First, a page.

When I listen to The National Anthem on public transport, I feel tough and fucked up at the same time. It’s the soundtrack for my loner superiority. If I were a professional wrestler it would be my themesong. I’d be called The Ultimate Worrier. My signature move would be The Schitz. I’d wriggle my limbs uncontrollably, psyching out my opponent.
Synths and cymbals stop. Vocal begins.
Everyone around here (kickety-snarity-kickety-snarity)
Everyone is so (smasssshhhhhhhhhhh) near
and so alone.
Thom Yorke’s voice has a metallic echo on it – half robot / half ghost. We are treated to a Theremin trail and the wack-tableaux of a child’s la la la. It’s an eerie nod to the patronising monotony of city living. The lobotomy of misspent intelligence. The kid in the back seat of the car, young and free, poking his tongue out as your blood boils.
Everyone / Everyone is so near / Everyone is ? fear / It’s all a lie / It’s all a lie.
There is no song more audacious. From it’s very title it runs a dark claw beneath the stiff upper lip of modern day Britannia. It’s the Kraut-rock opera for a traffic jam, a pummelling hymn for those encased in the metal coffin of capitalism. The spiritually constipated. The Ok Commuters. It’s an unromanticised, unapologetic, undiluted musical army barnstorming the restrained recesses of popular music and turning over tables like Jesus in a temple. Charlatans! Hypocrites! It cries. Your pomposity and saccharinity has stagnated. Where’s the show don’t tell?
At 2:38 horns become weapons. Radiohead show us what blood and guts sounds like. The microscopic screech of a life half-lived. Amplified. Contorted. Mutated beyond human shape. Alarm wails for the professionally world-weary. Rails buckle under artificial heat. Trains of thought rattle and tip. Dreams lay crushed in stagnant ambulances. Unapproachable wounds. The blunt reality of our unpublishable selves.
Nick Drake sang I am the parasite of this town, while Trent Reznor wrote You could have it all / my empire of dirt. REM’s Everybody Hurts film clip features human traffic stepping out of their cars and moving on. The closing three minutes of The National Anthem is a furnace of sonic distress. A brassy black hole where sentiments melt down to their base elements and erupt with backlogged, unresolved emotion.
It’s all a lie.
It’s all a lie.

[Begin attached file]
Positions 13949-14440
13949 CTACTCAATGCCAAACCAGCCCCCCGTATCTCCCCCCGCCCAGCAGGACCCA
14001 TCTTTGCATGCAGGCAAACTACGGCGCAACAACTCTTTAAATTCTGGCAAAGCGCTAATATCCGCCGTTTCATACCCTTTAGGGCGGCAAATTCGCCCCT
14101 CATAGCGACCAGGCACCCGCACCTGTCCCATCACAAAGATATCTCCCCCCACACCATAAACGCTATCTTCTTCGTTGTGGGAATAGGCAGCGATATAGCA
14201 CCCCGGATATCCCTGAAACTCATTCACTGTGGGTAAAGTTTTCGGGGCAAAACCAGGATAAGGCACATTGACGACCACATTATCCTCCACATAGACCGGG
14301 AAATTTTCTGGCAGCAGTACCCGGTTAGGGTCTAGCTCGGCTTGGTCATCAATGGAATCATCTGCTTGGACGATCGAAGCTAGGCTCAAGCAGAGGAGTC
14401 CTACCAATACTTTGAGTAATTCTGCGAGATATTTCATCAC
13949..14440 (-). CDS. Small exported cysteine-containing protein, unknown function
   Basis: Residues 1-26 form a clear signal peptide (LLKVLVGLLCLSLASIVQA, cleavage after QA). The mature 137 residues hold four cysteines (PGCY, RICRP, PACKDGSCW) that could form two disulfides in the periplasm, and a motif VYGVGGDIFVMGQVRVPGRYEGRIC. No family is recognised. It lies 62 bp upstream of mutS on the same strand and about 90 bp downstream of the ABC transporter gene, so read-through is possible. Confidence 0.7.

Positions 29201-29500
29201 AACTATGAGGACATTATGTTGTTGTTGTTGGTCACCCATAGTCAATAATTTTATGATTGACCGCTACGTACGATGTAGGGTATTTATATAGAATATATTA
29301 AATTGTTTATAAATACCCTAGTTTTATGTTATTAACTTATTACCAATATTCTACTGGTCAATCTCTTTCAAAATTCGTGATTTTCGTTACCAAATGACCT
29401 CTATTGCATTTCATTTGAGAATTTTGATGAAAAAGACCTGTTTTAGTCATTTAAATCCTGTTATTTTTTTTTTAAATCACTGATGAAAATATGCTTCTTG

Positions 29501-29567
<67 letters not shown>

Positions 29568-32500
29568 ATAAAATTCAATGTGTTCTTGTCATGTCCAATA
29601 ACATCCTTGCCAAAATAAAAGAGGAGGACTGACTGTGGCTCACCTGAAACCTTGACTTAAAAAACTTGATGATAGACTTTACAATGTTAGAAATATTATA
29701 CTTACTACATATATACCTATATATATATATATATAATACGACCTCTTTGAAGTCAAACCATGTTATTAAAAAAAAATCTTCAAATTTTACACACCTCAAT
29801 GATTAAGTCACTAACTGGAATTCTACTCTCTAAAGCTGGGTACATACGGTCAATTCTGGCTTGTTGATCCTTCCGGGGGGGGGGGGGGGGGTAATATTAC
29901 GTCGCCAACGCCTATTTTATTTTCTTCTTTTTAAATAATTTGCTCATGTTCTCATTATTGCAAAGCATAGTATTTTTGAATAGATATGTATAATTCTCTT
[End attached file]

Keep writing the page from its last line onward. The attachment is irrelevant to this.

At 3:46 there is respite. The song stops to breathe, like a crazed man tired from self-rumpus. Voice and trumpet are one. Blood flows. Traffic moves. At 4:03 a string is tightened. Nerves pull taut. At 4:08, a death scene. A lone trumpet speeds out of control. A poisoned wind-nymph spiralling through death throes. It’s musically graphic. The sound paints a thousand pictures.
The horns are wonderfully ugly, like the creatures in Pan’s Labyrinth, there is a labour of love in their ghoulish design. They bleat like sheep, wail like children, harrumph like Roald Dahl characters, zigzag like autistic etch-a-sketch, compete like sperm, jostle like chimps and clog up the void like orchestral off-cuts. As with an audio Jackson Pollock, strips of colour have been thrown on the canvas with such precision of vision that the final mix, as messy as sin, convinces the audience it is as much and as little as it needs to be.
By 5:00 the song’s been going for dog days. No more ABAB. This is alphabet soup. I want to cry. Sympathy for the demons. The subconscious hits and conscious misses. A booklet of bruises. At 5:15 the song runs out of steam. In the studio Johnny Greenwood orders the players to choose a random note, waving his stick like a wizard. “Just blow. Just blow, just blow, just blow.” There are two such ghastly blasts. The sword is driven into the dragon. Swirls. A chilling vocal sample. Man caught in limbo. Falling awake.
Delay is sped up and sped down – the Godrich signature.
Finally, there is end.
The National Anthem is compelling, disturbing, offensive and exciting. An anthem that hammers the dimensions. Each play, a moment in history. A personal revolution.
* * *
To off-set their overblown presence, Radiohead are often met with a teenage aloofness. “I kind of stopped bothering with them.” They dwell in their own chamber – off the mainstream radar but alternatively popular beyond scale. I like to think of them as The Beatles of my time. Too often they are the round peg for my holy soul.
First published Mess+Noise 2011.
Illustrations by Leigh Rigozzi.
* * *
As Video Hits aired its final episode last week, I asked myself – how will our children learn about sex? Primary school assemblies won’t be the same without a generation of tweens emulating Rhianna’s pelvic thrusts and singing Sex in the air I don’t care / I love the smell of it. How will young boys find black misogynists to aspire to, so they can learn about honeyz in the club and that it’s okay to wear sunglasses inside?